This will be short because I can only think of one example at the moment: Heavy Rain. Although this comes from the big-budget games industry, it is clearly targeting a different demographic, aiming to provide a new kind of experience and deal with more mature subject matter. There's a lot of pretentious bullshit surrounding this game, such as it being an 'interactive drama'. Basically, the mechanics are sufficiently simplified and minimised that an adult casual might feel comfortable buying this game (not that there's anything wrong with that), although really this is just another display of bad conscience about video games. If you're going to appeal to a casual audience, then you try to minimise the gaming aspect as much as possible, which is a disservice to the people who are going to buy your game (mostly gamers I'm going to assume). Just be honest about which market you're trying to appeal to and that you're making a video game instead of something never seen before. Games trying to be films is nothing new, mature video games have been around a long time as well. Still, there is a place for games like this, and there were moments where I thought Heavy Rain was brilliant: the mechanics and narrative come together to actually give a sense of weight and moral gravity to decisions. While it didn't necessarily succeed as a story, it did at least in part achieve its goals. Divested of pretentiousness, I'd like to see games with greater maturity and ambition.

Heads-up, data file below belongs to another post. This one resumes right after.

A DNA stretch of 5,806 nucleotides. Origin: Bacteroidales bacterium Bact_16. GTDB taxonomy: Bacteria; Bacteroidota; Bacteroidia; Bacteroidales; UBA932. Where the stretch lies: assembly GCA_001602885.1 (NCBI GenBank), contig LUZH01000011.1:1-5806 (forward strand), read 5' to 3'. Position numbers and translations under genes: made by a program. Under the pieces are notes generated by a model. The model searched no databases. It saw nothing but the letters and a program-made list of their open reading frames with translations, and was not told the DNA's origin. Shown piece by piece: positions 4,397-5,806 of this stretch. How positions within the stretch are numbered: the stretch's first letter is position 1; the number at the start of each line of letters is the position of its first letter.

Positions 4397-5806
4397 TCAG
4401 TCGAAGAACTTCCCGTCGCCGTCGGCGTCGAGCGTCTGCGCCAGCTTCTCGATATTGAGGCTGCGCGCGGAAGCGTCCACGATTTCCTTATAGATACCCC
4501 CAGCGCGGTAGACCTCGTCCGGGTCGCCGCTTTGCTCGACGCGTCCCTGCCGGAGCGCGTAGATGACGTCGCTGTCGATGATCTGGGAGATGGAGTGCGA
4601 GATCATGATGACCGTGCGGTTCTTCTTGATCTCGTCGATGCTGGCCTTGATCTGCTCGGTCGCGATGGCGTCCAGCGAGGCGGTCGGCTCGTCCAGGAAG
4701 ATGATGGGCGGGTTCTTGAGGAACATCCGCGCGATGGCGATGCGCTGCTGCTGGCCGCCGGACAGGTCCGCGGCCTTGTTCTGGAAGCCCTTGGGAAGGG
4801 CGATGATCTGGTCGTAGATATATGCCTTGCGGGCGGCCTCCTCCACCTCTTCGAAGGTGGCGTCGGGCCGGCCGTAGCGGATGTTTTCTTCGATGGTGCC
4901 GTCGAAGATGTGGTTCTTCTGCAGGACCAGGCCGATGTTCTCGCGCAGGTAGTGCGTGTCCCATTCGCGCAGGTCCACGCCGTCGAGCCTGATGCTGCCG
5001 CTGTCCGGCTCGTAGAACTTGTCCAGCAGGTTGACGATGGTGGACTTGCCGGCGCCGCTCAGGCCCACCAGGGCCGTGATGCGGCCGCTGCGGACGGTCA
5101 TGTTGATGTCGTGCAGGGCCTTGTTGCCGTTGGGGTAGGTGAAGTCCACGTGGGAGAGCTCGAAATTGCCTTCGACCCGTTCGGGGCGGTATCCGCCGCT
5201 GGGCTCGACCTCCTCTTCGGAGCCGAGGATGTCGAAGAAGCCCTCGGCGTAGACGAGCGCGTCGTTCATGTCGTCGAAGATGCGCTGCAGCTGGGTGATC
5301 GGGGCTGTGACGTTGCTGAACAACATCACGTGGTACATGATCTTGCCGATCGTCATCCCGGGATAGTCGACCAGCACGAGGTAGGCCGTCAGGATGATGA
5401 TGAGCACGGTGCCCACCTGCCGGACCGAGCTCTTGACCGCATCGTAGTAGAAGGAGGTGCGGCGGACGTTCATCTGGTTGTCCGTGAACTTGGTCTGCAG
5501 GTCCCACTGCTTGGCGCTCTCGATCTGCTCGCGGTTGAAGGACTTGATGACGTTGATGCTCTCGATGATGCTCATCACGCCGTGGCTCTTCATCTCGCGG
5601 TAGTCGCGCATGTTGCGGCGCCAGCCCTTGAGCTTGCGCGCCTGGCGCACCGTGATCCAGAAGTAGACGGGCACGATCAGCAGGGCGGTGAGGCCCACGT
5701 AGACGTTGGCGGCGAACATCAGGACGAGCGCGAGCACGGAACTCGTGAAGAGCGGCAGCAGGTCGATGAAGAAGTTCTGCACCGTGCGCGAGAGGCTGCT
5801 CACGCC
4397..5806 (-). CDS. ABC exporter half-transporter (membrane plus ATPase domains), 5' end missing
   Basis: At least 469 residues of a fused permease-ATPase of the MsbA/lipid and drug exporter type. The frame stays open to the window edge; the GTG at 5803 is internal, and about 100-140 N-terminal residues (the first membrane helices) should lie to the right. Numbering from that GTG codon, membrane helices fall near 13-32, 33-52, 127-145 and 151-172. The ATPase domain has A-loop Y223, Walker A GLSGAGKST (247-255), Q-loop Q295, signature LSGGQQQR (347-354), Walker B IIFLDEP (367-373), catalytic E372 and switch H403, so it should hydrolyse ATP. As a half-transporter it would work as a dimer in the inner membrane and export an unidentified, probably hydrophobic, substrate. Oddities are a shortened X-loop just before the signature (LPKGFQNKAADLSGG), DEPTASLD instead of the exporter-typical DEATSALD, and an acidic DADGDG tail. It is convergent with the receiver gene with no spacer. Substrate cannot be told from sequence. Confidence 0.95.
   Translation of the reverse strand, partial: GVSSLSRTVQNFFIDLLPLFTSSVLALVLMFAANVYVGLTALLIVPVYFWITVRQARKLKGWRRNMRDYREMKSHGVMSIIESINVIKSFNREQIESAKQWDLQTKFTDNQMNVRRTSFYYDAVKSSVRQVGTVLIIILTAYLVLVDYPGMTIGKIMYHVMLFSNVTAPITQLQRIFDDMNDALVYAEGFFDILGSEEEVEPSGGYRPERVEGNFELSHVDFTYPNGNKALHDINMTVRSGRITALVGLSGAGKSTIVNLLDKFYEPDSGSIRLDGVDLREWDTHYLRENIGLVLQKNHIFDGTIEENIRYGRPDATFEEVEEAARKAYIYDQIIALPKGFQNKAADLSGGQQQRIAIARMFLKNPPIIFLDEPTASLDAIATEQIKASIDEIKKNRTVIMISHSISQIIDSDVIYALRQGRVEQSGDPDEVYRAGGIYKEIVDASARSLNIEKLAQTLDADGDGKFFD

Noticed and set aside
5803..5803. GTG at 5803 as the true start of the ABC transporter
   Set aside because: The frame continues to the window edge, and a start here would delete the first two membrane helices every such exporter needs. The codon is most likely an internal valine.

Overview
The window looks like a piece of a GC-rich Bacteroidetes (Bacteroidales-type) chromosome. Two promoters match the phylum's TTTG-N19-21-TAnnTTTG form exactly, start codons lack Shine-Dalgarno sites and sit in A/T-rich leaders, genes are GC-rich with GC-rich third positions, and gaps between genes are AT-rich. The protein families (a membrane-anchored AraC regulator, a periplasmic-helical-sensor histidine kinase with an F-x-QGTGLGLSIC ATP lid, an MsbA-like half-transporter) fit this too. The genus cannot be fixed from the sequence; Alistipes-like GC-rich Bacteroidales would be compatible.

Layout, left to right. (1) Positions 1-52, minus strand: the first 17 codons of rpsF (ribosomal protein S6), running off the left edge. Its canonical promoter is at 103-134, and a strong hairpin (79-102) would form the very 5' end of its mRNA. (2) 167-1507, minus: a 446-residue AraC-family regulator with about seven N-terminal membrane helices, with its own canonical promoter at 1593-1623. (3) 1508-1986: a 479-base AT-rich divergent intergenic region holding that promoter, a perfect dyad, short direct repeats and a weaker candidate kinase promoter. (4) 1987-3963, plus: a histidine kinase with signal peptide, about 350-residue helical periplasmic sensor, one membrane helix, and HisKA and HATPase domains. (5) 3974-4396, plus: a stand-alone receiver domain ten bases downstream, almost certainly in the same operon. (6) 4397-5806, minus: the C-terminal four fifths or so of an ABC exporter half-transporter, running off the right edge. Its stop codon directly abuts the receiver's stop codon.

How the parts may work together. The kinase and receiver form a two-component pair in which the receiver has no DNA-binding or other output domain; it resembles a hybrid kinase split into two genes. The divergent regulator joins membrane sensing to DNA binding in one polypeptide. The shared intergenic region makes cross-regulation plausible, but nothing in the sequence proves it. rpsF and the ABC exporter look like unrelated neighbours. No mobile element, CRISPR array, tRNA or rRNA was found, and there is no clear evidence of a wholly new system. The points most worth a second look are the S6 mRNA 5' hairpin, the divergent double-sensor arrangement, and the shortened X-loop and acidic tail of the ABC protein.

*Stop being pretentious, David Cage.